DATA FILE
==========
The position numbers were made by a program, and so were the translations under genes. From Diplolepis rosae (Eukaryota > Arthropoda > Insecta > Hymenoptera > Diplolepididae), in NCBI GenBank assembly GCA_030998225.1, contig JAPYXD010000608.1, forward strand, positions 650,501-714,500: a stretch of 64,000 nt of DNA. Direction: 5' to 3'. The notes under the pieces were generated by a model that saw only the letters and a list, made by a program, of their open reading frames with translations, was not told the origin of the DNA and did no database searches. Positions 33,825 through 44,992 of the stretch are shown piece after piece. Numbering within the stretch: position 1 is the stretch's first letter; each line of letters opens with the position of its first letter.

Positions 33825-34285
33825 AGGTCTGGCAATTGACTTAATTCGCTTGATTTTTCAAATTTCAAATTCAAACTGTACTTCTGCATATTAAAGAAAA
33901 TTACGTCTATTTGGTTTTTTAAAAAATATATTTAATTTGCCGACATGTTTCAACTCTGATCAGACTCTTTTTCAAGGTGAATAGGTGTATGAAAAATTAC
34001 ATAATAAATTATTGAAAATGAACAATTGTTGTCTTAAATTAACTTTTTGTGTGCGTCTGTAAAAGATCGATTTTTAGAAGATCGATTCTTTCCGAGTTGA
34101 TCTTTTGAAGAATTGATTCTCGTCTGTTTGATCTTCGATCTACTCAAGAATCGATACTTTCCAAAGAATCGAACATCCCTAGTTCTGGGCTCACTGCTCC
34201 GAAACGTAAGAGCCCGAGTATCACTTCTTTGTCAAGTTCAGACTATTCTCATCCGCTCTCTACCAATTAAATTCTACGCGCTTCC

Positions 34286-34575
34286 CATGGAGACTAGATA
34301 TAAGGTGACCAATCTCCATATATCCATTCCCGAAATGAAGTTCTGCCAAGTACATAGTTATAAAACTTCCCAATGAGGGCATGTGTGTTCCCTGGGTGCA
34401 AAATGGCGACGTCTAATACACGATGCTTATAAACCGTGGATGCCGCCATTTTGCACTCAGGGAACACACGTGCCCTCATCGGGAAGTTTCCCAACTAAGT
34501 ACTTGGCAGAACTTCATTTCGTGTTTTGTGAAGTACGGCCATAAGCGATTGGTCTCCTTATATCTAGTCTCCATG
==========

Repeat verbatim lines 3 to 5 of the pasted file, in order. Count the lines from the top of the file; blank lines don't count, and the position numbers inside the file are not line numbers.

33825 AGGTCTGGCAATTGACTTAATTCGCTTGATTTTTCAAATTTCAAATTCAAACTGTACTTCTGCATATTAAAGAAAA
33901 TTACGTCTATTTGGTTTTTTAAAAAATATATTTAATTTGCCGACATGTTTCAACTCTGATCAGACTCTTTTTCAAGGTGAATAGGTGTATGAAAAATTAC
34001 ATAATAAATTATTGAAAATGAACAATTGTTGTCTTAAATTAACTTTTTGTGTGCGTCTGTAAAAGATCGATTTTTAGAAGATCGATTCTTTCCGAGTTGA